Follow-up to the statement on p-values by ASA

The American Statistical Association Says [Mostly] No to p-values

Norman Matloff has published a new post after receiving criticism and comments about stating “The ASA says No to p-values” in his post I wrote about some days ago. He defends his interpretation in this new post. However, I think, the interpretation of  the statement in a context different from the “Big data” field to which he is used to does not need to always be “Says No to p-values” but instead in many cases could be “Use p-values to assess the strength of the evidence and nothing else”.  However, “tests” with binary outcomes on probabilities that are essentially continuous, will always be based on an arbitrary threshold and discard a great deal of information. Consequently to me using as suggested by Norman Matloff  “assess” in place of “test” makes a lot of sense.

The new post is at https://matloff.wordpress.com/2016/03/09/further-comments-on-the-asa-manifesto/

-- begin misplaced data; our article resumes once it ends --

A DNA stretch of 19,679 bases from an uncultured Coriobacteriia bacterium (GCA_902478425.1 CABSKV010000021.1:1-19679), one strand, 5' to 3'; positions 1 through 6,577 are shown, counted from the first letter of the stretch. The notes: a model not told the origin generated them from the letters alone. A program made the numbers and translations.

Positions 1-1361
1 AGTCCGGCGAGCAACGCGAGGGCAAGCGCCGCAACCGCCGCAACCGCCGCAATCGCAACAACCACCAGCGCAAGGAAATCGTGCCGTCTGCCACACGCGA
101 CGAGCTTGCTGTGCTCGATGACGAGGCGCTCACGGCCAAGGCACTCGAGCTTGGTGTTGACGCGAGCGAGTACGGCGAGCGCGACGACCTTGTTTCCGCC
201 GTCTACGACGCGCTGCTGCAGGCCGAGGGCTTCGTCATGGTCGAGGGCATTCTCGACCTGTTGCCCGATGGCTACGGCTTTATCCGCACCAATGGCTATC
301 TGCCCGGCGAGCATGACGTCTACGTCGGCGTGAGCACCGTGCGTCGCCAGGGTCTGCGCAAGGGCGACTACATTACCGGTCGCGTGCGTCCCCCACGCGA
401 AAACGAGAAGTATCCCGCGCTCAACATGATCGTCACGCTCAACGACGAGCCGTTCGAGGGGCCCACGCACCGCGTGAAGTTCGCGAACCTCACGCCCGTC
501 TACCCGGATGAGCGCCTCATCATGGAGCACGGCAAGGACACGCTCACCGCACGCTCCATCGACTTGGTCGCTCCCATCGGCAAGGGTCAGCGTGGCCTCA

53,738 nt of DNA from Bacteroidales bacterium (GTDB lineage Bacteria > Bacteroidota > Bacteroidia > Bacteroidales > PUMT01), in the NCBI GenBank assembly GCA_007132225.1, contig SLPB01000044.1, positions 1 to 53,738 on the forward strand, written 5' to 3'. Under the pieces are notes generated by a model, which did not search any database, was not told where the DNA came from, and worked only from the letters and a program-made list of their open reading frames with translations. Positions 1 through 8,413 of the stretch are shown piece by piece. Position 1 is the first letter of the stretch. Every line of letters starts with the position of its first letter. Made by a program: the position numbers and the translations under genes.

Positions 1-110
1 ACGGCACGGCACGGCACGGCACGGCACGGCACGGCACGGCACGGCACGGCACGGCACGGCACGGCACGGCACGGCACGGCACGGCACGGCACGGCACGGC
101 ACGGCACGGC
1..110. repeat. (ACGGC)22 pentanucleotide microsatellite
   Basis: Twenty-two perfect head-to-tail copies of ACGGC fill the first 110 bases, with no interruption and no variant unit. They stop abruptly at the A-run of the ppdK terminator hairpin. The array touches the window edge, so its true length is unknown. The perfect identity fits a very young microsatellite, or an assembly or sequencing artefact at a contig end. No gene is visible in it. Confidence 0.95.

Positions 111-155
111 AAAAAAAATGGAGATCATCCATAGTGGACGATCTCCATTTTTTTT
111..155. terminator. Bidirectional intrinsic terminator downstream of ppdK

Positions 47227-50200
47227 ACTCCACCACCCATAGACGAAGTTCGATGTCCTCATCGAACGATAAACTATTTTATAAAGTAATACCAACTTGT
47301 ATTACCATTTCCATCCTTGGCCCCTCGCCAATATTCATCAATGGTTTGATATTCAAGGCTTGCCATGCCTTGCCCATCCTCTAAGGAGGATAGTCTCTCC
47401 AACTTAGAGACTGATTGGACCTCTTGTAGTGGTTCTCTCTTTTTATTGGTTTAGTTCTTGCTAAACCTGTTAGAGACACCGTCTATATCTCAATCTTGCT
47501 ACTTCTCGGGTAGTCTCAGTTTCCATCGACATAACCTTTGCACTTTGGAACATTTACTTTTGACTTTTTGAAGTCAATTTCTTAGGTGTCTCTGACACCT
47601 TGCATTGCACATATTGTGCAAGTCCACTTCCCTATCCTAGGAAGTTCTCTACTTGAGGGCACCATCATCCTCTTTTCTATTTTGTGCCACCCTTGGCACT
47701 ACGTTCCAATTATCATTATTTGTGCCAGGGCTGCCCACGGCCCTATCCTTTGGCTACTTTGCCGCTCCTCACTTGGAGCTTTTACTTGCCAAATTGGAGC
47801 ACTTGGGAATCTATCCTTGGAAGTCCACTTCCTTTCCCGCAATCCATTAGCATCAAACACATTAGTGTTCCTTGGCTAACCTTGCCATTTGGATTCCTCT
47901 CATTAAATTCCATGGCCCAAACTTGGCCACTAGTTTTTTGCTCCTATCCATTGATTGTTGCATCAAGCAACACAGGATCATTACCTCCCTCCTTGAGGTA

“Itʹs Not The P-valuesʹ Fault”

Joint post by Yoav Benjamini and Tal Galili. The post highlights points raised by Yoav in his official response to the ASA statement…

Source: It’s Not The P-values’ Fault – Reflections On The Recent ASA Statement (+relevant R Resources) | R-statistics Blog

P-values: the Continuing Saga

I highly recommend the blog post by Yoav Benjamini and Tal Galili in defense of (carefully used) p-values. I disagree with much of it, but the exposition is very clear, and there is a nice guide to…

Source: P-values: the Continuing Saga | Mad (Data) Scientist

The argument continues with this response from Norman Matloff.

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